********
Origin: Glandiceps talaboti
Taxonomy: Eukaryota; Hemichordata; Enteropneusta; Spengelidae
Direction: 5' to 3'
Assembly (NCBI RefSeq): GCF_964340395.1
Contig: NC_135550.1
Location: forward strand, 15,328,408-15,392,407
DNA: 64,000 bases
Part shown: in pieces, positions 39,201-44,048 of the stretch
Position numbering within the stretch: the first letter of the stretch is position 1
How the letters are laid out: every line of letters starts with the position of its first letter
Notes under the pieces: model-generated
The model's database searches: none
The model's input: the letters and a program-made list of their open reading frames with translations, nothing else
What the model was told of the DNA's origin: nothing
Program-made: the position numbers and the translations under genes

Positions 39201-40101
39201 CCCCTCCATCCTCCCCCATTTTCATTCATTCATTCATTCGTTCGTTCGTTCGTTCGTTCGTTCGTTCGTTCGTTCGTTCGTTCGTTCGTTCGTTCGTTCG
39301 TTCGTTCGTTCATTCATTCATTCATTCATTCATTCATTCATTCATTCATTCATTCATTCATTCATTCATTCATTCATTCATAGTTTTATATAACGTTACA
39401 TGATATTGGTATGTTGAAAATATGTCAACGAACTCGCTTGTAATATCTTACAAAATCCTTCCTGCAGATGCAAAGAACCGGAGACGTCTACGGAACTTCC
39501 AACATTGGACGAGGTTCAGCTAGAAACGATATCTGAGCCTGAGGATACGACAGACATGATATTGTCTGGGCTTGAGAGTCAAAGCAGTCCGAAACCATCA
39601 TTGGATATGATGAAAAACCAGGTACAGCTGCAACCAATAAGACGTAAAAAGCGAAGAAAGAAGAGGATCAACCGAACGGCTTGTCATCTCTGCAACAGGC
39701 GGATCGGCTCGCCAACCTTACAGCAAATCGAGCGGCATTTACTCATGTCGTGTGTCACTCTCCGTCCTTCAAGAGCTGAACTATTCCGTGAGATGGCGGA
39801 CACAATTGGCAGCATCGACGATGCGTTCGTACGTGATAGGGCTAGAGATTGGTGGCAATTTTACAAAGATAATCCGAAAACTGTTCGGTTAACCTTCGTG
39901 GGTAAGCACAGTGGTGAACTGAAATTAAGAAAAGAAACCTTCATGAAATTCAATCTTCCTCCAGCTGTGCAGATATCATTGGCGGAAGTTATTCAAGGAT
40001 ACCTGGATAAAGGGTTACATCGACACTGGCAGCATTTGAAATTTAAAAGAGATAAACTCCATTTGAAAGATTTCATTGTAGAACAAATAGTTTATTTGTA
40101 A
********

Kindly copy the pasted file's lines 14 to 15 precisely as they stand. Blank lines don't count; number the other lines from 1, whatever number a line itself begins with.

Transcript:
What the model was told of the DNA's origin: nothing
Program-made: the position numbers and the translations under genes